What Happens When You Announce Goals?
Goals are what breeds habits in our lives.
If we want to lose weight, we need habits that’ll help us lose weight.
If we want a successful business, we need to develop skills to help us run a better business.
So you set your goals and feel really happy about them.
But there still is one other decision you have to make:
Should you tell others about them or not?
And while many of us believe it’s a simple yes or no answer, it’s actually quite complicated if you dig into it further. After all, there are some compelling arguments out there for both sides.
Should You Tell Them?
I first learned about this aspect of goal setting from one of Jay Shetty’s videos. He talked about goals but he specifically talked about a study of Harvard students. They were asked to set goals and will be visited again in 10 years to see if they achieved their goals.
What the research found was that the students who wrote their goals down, created a plan AND told other people about it were more likely to succeed.
Furthermore many will argue of telling people is smart because it creates accountability. Many believe it’s the key to hitting your goals because you’ll have someone who cares and is invested in you.
Another way you can look at announcing goals can be in the form of storytelling. And there are multiple examples of people telling others their goals and making it part of their stories. Not to mention storytelling is a powerful tactic in today’s society where we long for connection.
You’d think that more people would be successful if they simply pipped up right?
Why It’s Better To Be Cautious Or Avoid It
I’ve always taken the middle ground in many situations. I do announce my goals, but when I’m in public, I say them vaguely. There are only a few people who know the specific details and my motivations behind my goals.
I even mention in one of my recent videos my stance on it.
The reason I like this method is that I still believe it’s key to talk about them. It’s an opportunity to reaffirm yourself that you are working towards your goals. You’re reminding yourself and goals are honestly tools that help you develop specific habits.
By telling people really close what you are going after brings you that much closer to achieving it and getting the motivation for it.
Even on a conservative level, it feels good to tell people what’s on your mind and where you want to go.
But a 2017 study led by Peter Gollwitzer, shows the opposite.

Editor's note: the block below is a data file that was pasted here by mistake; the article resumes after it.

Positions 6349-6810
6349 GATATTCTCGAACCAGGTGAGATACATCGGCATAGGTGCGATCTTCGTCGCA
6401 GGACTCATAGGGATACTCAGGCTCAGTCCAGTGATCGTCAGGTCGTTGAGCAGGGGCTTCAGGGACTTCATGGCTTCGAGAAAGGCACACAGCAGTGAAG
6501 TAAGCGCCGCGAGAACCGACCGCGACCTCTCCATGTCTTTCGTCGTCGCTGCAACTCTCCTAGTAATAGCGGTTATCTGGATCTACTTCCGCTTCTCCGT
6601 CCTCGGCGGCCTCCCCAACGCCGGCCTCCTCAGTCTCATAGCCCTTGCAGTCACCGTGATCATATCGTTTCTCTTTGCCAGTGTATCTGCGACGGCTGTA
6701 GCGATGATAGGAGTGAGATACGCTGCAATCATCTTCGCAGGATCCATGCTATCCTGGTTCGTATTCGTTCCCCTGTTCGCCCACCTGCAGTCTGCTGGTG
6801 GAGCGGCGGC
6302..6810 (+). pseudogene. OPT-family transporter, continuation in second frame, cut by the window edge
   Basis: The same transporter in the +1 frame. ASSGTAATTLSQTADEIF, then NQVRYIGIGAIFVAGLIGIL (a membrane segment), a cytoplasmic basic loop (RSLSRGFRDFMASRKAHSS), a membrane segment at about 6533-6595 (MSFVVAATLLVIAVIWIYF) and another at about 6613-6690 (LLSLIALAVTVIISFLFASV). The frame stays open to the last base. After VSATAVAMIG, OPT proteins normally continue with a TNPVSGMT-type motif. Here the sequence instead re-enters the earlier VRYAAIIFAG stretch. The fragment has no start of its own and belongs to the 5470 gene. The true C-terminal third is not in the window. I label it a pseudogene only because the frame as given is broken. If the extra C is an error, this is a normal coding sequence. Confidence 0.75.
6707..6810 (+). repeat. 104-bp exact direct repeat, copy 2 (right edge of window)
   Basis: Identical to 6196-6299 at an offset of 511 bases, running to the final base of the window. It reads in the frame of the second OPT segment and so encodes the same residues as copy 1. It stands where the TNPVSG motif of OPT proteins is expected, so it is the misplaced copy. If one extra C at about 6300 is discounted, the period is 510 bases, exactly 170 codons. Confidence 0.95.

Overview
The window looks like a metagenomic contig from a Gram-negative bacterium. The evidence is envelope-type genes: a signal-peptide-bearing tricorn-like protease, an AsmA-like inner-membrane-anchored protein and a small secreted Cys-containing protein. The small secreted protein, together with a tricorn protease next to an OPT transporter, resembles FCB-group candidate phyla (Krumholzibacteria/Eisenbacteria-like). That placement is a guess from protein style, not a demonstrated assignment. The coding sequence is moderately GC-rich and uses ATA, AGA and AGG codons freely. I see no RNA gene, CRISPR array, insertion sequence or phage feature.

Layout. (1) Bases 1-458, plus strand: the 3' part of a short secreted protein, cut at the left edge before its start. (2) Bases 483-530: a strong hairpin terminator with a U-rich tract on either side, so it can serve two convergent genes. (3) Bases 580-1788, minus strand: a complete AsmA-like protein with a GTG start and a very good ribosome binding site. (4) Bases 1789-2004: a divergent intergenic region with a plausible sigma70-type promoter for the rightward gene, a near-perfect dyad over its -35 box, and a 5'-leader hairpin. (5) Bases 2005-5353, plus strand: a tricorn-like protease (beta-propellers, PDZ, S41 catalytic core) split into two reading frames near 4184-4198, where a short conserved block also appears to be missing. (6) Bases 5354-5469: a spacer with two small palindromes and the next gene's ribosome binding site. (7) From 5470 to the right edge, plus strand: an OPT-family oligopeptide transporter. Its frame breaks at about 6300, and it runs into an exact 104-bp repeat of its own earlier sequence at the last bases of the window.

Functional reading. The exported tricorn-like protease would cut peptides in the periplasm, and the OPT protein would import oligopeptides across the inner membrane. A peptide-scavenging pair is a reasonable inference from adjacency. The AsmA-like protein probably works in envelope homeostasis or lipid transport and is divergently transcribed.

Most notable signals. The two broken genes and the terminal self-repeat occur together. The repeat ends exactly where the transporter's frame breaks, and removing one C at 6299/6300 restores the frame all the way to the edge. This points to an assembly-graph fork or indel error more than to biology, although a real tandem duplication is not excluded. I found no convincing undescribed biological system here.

The result of the study showed that when your intentions are announced or told to large groups, you’re already creating a premature sense of completeness.
While there is certainly a sense of pride from what you intend to do, the pride alone isn’t a source of motivation but more of a hindrance later on.
The study also went on to say that when you are writing down or even thinking about your intentions there is a gap between where you’re at right now and where you wish to be. This gap, however big or small artificially shrinks when you announce goals compared to when you keep them in.
It’s for this reason why many researchers are suggesting to keep your goals in, or at least to not talk about them to every individual you meet. The reason being is that these goals can be identity goals: goals that influence your view of who you are.
From career goals to even development of habits can easily be identity goals and talking about them to everyone can shrink your opportunities of achieving them. This only backfires more and keeps you away from doing the things that you want to do in life.
What’s The Best Call?
I have a bit of a bias towards my own method for obvious reasons. It works well for me and I think telling a few people about my goals works. So long as these are people I care about and are invested in my success.
I got that position mainly because I used to make monthly goal videos a few years ago. I posted my goals publicly through videos and blog posts. And even if they weren’t viewed that much, I still didn’t achieve most of the goals that I announced for that month.
Whether I was setting goals all wrong is beside the point. The fact I announced them was what got me so hung up. Things only started to change once I stuck to telling a few people.
Some other great articles to read.
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